Bel Cantanti: 'The Marriage of Figaro'
The sheer youthful ebullience of Mozart's "Marriage of Figaro" too often gets short shrift. Yes, it is a genial and knowing portrait of human frailties and foibles. But Mozart was just 30 when he wrote it (in a mere six weeks), and all its major characters are young, so the work is particularly well suited to Bel Cantanti's informal staging and its troupe of talented young singers.
Artistic Director Katerina Souvorova rotates cast members, giving different performers star turns as Figaro, Susanna, and Count and Countess Almaviva. On Saturday night at the Austrian Embassy, Danielle Talamantes was a standout as a sassy, pert and very pretty Susanna, with spot-on comic timing. She was as adept with facial and vocal expressions as she was with the lute in Act 2.
Kwang Kyu Lee's rich bass-baritone gave Figaro more weight and bite than usual. David Krohn was a snide, self-centered Count, always in heat or high dudgeon. Amanda Gosier was introspective and genuinely moving as the Countess.
Jessica Renfro offered utterly charming naivete as Cherubino. Jeffrey Tarr and Alexandra Christoforakis were deliciously overdressed and overdone as Bartolo and Marcellina, and Alexander Kugler was suitably oily as Don Basilio and Don Curzio.
Souvorova, playing piano and harpsichord, kept the pacing fleet, abetted by a fine string quartet. The minimalist sets made up in cleverness what they lacked in elegance.
Repeat performances, at 7:30 p.m., will be at the embassy tomorrow and the Randolph Road Theatre in Silver Spring on Dec. 22 and 29.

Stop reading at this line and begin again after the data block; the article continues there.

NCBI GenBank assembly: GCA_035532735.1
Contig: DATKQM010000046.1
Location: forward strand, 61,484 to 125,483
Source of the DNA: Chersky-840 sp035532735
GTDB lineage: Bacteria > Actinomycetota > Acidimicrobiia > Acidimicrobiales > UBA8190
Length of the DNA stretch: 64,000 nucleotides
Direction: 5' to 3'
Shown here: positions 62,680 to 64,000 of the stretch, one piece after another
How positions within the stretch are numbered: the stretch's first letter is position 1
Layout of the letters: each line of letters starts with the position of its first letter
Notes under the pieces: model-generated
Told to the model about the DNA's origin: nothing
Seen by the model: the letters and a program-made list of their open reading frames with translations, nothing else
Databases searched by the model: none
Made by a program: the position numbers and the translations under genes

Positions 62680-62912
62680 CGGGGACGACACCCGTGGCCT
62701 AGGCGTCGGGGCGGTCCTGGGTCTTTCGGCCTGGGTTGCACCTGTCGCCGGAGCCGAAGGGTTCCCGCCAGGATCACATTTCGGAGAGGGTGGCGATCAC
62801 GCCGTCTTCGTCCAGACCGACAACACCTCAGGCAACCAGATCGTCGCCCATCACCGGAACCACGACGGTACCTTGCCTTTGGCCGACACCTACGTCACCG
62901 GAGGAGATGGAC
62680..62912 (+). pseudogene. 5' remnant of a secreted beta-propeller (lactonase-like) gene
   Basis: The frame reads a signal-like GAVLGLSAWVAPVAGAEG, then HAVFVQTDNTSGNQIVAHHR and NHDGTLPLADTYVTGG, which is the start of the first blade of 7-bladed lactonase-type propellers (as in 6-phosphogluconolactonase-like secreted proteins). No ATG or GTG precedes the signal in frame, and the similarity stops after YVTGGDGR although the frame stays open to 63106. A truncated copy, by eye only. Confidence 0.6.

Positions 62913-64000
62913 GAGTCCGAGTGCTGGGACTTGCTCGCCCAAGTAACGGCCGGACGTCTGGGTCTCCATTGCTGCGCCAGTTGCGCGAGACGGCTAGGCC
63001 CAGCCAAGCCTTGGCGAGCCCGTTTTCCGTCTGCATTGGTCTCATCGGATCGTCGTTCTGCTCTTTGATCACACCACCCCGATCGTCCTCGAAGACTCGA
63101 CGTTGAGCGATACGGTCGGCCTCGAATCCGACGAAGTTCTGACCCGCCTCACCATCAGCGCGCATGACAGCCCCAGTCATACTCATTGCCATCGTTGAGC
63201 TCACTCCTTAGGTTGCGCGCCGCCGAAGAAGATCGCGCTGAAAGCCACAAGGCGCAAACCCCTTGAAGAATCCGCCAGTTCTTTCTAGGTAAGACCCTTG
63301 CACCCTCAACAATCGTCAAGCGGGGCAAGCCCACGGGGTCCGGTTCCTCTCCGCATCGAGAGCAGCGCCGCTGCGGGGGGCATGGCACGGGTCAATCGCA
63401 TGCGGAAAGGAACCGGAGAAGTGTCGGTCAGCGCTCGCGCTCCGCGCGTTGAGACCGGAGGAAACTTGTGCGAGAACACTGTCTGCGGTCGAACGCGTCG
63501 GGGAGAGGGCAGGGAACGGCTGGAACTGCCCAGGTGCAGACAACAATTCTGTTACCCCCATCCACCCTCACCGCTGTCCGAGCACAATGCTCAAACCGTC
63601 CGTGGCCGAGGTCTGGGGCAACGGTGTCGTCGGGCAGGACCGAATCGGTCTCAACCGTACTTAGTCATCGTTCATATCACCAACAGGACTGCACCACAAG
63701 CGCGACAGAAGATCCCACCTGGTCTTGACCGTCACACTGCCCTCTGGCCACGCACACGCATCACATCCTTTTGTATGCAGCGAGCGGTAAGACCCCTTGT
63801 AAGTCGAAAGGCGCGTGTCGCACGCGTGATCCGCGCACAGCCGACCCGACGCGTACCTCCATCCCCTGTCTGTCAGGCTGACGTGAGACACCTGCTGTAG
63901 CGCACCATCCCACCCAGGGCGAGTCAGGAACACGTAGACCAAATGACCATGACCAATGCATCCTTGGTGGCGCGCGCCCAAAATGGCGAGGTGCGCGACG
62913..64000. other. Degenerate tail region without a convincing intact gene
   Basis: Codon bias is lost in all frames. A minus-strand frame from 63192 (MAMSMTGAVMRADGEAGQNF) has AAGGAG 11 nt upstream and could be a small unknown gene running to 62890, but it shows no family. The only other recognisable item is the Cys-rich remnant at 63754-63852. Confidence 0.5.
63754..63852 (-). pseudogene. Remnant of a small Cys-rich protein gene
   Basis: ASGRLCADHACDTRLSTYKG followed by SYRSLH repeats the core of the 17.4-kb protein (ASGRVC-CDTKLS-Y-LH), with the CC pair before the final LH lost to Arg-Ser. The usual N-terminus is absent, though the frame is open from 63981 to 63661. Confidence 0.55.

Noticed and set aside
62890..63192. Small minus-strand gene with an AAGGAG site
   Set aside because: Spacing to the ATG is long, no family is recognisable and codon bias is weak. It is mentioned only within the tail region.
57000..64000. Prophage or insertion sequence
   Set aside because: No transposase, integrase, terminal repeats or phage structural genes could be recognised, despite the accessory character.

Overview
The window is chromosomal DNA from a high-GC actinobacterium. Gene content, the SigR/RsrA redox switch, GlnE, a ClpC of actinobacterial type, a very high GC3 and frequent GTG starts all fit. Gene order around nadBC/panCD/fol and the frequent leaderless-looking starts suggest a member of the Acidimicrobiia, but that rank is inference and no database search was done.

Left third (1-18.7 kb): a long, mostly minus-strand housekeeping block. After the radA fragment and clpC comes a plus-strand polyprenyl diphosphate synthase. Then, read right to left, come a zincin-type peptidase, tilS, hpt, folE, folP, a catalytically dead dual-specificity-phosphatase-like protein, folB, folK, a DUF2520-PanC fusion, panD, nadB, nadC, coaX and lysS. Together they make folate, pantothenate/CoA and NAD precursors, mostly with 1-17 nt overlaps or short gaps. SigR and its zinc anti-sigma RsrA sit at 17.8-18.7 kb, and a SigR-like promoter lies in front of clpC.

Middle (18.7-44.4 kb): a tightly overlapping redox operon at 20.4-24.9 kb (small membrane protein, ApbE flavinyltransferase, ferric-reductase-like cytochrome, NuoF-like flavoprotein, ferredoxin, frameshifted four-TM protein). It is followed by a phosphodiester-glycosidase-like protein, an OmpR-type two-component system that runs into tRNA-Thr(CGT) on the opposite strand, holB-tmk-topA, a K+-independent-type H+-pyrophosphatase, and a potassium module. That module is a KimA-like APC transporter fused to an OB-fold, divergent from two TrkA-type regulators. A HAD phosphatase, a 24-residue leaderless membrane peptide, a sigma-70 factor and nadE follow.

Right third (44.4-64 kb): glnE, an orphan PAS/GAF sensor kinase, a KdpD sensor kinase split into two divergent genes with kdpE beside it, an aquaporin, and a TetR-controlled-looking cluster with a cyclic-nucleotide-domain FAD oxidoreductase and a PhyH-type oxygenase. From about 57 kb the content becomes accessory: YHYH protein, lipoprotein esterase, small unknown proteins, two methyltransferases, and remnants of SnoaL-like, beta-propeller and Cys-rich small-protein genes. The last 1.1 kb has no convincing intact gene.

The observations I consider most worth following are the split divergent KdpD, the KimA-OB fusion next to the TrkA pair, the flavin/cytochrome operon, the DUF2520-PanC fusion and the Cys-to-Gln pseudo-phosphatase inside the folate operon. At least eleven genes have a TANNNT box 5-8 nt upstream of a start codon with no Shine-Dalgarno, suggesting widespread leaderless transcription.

-- Mark J. Estren
Morgan Heritage at Crossroads
The so-called Morgan Heritage "concert" Friday night at Crossroads partly felt as though the audience had stumbled into a particularly excellent karaoke night. But at least in karaoke, you get the full version of a tune to warble with.
Morgan Heritage sang over truncated versions of otherwise great songs such as "Tell Me How Come," "A Man Is Still a Man" and "Don't Haffi Dread." It was the concert equivalent of going to iTunes and listening to 30-second snippets rather than buying the album.
Unfortunately, only four of the five siblings who make up the roots-reggae group took the stage, and only singers Jahpetes, Gramps and Una performed throughout the 11-song, 30-minute set. Morgan Heritage's three-part harmonies were top-notch, as always, but the singers crooned to DJ-spun backing tracks, not a live band.
Jahpetes must have sensed that the audience wasn't crazy about not getting the full Morgan Heritage experience. Toward the end of the show he said: "Next time we're going to bring the full band, so we can play the songs a little longer."
Despite the canned music and promotional nature of the performance -- the gig was a release party for, ironically, Morgan Heritage's new in-concert CD, "Live: Another Rockaz Moment" -- the group's singing saved what was an otherwise lackluster event. While sister Una kept to the background harmonies, Gramps's chesty baritone came to the fore a number of times.
And like classic Jamaican singer Freddie McGregor's, Jahpetes' lead vocals are steeped in old-school R&B, colored by a lightly raspy tone and soaked in gospel-fueled emotion.
-- Christopher Porter